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The Act of Settlement 1701 was introduced in the reign of William III, to provide for a stable executive branch to the British Government. The future Queen Anne was very sickly and had problems producing an heir. She had seventeen pregnancies, but none of her offspring survived childhood. She also had Roman Catholic relatives, who would assume the throne before the Protestant Hanoverian line by order of succession. She would not have been able to sit on the throne herself had the traditional order of succession not been changed by William and Mary.  Instead the throne would have passed to her nearest (and Catholic) male kin.  William and Mary ensured that the throne would pass to the monarch's nearest Protestant relative, and by a quirk of history Anne's heir was to be her German-born cousin George, Elector of Hanover. Uniquely in the history of the monarchy, the Crown was shared between William III and Mary II. 

The Act was a last attempt by Parliament to maintain the status quo, as there had been too much slaughter of one side or the other, ever since Henry VIII broke away from the Roman Catholic Church. Today, it is probably the only remaining piece of anti-Catholic legislation of any note on the British statute books. Almost all of Britain's anti-Catholic laws were repealed by the Relief Act of 1793, the Roman Catholic Relief Act of 1829, and the Removal of Clergy Disqualification Act of 2001.

In Britain the sovereign is the Chief Executive of the constitutional monarchy that governs the United Kingdom of Great Britain and Northern Ireland; 'constitutional monarchy' being the name given to the partnership between the Crown and Parliament, in which the Crown has executive authority and Parliament has legislative authority. This arrangement was settled on when the monarchy was restored after the interregnum.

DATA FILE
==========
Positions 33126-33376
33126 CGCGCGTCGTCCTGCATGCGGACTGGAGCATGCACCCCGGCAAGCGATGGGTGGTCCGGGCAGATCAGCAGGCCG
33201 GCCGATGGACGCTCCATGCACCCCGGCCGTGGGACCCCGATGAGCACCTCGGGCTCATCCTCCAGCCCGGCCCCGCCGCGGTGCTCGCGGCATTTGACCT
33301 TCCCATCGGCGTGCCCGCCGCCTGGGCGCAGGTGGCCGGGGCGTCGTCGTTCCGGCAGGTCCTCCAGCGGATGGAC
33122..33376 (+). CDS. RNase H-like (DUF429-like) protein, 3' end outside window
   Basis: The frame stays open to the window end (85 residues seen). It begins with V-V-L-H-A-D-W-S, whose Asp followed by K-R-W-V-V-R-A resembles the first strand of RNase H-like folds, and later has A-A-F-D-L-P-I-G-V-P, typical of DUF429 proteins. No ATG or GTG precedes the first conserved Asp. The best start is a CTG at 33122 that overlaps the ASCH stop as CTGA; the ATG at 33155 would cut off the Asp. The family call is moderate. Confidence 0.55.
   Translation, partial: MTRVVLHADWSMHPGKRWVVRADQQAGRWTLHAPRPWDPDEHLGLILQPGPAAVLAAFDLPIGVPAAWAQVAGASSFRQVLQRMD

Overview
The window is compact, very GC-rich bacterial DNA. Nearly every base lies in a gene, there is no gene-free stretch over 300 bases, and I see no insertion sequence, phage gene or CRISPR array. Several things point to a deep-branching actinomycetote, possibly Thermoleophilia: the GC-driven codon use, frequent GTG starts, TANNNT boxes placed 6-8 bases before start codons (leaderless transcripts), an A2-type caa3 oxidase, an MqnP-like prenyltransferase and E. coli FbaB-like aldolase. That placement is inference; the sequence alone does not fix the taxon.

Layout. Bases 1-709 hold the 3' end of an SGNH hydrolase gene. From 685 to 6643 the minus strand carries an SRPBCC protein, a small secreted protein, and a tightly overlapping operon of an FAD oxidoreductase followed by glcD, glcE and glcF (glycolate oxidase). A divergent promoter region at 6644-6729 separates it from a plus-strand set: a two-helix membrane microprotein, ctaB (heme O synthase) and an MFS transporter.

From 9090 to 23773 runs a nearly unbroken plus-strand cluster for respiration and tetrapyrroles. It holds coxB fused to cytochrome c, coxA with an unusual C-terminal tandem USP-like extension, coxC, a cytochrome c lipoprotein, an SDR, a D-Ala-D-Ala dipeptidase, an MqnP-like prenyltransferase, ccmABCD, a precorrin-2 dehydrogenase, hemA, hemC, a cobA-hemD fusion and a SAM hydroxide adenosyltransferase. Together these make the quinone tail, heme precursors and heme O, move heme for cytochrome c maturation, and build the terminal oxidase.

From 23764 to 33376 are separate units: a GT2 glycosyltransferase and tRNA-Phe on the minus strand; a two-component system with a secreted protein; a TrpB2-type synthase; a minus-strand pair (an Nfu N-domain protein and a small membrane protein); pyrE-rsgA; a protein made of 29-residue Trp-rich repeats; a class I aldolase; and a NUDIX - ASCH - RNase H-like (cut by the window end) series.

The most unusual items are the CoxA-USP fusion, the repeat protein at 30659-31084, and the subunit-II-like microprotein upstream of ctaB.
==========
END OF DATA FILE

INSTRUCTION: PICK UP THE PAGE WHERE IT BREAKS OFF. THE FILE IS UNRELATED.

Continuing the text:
The Act of Settlement has recently come under fire, because it ensures that only Protestant descendants can become 'Sovereign' of the United Kingdom of Great Britain and Northern Ireland.

Key Points:

  1. That all and every person and persons, who shall or may take or inherit the said Crown, by virtue of the limitation of this present act, and is, are or shall be reconciled to, or shall hold communion with, the See or Church of Rome, or shall profess the popish religion, or shall marry a papist, shall be subject to such incapacities. (This makes the succession of Catholics, the illegitimate, or those who are adopted illegal.)​

  2. That whosoever shall hereafter come to the possession of this Crown, shall join in communion with the Church of England, as by law established. (The sovereign of the United Kingdom of Great Britain and Northern Ireland must join in communion with the Church of England.)

  3. ... that every King and Queen of this Realm, who shall come to and succeed in the imperial Crown of this Kingdom, by virtue of this act, shall have the coronation oath administered to him, her or them, at their respective coronations, according to the act of Parliament made in the first year of the reign of His Majesty. (The sovereign of the United Kingdom of Great Britain and Northern Ireland must promise to uphold Protestant succession.)

  4. ... this nation be not obliged to engage in any war for the defence of any dominions or territories which do not belong to the Crown of England, without the consent of Parliament. (The sovereign of the United Kingdom of Great Britain and Northern Ireland must not involve the country in wars to defend the territories of foreign monarchs.)

  5. ... judges commissions be made quamdiu se bene gesserint ([Latin: as long as he shall behave himself well] A clause found in grants of certain offices (as that of judge or recorder) to secure the office holders in their posts so long as they shall not be guilty of abusing them.)

  6. and their salaries ascertained and established. (The sovereign of the United Kingdom of Great Britain and Northern Ireland should appoint no judges and that judges should receive fixed salaries.)

  7. That no pardon under the Great Seal of England be pleadable to an impeachment by the Commons in Parliament. (Impeachment by the House of Commons is not subject to pardon under the Great Seal of England.)